“We attempted to fish it out but were unable to retrieve it. They actually were able to move it to the side and out of the stream. It’s a non-corrosive pump so it is made for sitting in the water, so it won’t cause any problems being down there in the well,” Burchfield said. “The City of Daisetta luckily had a replacement pump sitting on a shelf in their warehouse. It was miraculous. It’s a pump the city had purchased when we thought our well could be repaired. We just had this $10,000 part just sitting there.”

This is a portion of the broken water pump.

With the new pump in place, the next step was to super-chlorinate the water to prevent bacteria. That process takes hours to complete. Once the chlorination process is finished, the next step is to flush out all of that water and then collect a water sample for testing with a lab approved by the Texas Commission on Environmental Quality (TCEQ).

The water district had hoped for good results from the first round of testing but were disappointed when they were contacted Tuesday morning and told that the water sample did not meet TCEQ’s requirements, so the whole process of chlorination and testing had to begin again. By noon Tuesday, the water system had been drained and they were beginning the chlorination process again.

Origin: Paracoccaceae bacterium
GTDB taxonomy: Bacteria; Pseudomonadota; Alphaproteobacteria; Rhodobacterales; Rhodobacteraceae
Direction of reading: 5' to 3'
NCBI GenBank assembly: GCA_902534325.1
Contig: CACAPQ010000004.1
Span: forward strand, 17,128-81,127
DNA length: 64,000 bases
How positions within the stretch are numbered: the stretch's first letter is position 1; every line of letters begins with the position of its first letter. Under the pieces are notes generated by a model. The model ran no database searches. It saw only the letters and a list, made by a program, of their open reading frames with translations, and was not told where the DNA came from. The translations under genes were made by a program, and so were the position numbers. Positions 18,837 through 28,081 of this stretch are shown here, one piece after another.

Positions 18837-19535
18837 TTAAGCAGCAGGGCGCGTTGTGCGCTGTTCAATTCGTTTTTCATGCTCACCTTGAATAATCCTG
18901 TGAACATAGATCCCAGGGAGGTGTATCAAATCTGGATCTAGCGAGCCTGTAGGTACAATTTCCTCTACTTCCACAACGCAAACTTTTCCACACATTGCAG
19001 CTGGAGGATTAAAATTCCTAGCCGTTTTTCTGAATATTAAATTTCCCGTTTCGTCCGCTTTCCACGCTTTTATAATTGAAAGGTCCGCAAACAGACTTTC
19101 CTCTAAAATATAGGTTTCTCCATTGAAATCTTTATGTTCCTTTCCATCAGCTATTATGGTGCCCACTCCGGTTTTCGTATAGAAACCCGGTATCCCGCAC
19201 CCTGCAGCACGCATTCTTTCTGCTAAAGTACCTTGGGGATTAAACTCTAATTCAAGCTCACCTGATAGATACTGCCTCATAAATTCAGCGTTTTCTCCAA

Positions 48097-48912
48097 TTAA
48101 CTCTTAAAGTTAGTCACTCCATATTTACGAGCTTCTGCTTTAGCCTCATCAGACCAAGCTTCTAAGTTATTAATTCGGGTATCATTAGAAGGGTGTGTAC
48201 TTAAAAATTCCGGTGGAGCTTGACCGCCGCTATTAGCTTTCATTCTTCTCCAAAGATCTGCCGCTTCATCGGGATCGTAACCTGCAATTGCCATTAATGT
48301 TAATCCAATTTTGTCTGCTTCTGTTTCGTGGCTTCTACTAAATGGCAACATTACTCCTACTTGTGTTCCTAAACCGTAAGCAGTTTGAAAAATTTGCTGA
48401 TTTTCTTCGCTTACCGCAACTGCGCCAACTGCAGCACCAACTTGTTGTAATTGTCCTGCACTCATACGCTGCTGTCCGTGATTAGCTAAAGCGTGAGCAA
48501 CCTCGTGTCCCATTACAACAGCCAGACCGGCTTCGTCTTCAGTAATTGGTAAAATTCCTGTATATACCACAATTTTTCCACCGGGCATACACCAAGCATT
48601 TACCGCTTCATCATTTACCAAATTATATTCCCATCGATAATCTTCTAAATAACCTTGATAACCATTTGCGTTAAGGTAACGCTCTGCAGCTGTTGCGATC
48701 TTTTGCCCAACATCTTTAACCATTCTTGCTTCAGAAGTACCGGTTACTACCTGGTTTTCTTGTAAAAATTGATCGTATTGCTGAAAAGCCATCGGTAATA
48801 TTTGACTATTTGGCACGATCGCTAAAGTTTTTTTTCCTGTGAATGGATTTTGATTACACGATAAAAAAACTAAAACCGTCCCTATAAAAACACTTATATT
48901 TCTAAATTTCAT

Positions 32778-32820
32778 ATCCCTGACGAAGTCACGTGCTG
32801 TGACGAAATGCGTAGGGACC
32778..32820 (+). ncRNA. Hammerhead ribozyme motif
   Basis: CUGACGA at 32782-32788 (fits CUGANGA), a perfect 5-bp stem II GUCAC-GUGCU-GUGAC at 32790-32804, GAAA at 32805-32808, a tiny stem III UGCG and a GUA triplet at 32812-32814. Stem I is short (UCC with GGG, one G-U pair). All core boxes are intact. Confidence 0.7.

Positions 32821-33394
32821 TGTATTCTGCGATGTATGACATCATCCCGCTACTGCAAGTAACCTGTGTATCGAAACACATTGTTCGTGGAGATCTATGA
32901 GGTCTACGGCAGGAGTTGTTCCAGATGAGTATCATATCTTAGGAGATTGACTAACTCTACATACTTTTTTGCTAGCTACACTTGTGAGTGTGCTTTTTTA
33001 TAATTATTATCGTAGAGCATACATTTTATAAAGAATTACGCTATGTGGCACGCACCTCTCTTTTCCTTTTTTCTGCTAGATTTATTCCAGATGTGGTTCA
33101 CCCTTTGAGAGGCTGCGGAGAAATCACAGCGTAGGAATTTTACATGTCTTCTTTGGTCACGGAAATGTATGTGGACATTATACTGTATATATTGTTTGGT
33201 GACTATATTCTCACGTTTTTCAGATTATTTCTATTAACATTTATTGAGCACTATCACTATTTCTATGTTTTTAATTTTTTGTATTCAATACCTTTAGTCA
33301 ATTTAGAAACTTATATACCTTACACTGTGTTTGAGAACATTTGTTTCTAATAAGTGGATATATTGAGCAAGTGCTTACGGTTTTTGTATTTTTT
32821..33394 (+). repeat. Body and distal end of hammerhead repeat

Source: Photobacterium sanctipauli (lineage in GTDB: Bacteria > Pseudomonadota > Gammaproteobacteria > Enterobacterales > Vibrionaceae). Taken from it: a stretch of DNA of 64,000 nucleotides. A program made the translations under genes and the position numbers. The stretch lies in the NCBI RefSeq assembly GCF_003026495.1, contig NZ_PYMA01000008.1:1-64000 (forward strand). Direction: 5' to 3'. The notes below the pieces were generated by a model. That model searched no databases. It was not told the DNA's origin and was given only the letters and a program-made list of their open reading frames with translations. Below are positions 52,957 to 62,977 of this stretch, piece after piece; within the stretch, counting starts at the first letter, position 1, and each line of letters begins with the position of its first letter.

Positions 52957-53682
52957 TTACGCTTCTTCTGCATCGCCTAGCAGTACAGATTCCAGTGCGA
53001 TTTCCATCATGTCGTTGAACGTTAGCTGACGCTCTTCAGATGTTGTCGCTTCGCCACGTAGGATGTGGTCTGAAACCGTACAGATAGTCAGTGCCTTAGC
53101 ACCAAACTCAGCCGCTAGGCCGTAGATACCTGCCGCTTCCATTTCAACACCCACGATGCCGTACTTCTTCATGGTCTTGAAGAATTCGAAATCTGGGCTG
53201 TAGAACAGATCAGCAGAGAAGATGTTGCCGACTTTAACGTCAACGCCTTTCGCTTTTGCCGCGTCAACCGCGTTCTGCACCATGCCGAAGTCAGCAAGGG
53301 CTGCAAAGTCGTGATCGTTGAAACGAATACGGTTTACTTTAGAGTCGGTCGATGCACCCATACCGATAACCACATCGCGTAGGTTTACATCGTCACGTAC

Burchfield says they are hoping to have a positive answer from TCEQ by Wednesday or Thursday, and to have some level of water restored to residents by Thursday evening or Friday. However, everything depends on the outcome of the tests.

In the meantime, she is reaching out to county, state and federal leaders for assistance. When Bluebonnet News stopped by the office Tuesday morning, Burchfield was planning to contact the Texas Municipal League for assistance in getting water trucked into the communities using tanker trucks.

Chancy Bailey, also a Daisetta City Council member, told Bluebonnet News she was working to get more cases of water delivered.

“Our company truck can only haul 60 cases of water at a time. Walmart ran out of water yesterday and Brookshire Brothers had only two pallets left yesterday when I checked,” she said.

Bailey said her family is surviving by using water from their pool. While it’s not the best source of fresh water, she feels lucky to have it as she can at least flush toilets. Burchfield says she travels to her son’s house in Liberty for showers.

All of Hull-Daisetta ISD’s campuses have been closed through Friday. Local restaurants and stores are unable to operate fully. Carbonated soda and coffee machines at these places require running water.

“The restaurant in Daisetta is bringing in food but they aren’t able to actually serve anything but plate lunches,” Bailey said.

Planning for the future

Burchfield said the City of Daisetta plans to drill a new well in the Hull area as soon as possible. However, the project is on hold due to funding.

“We applied for funding for the development of our water well in March 2021, and we are still waiting,” she said.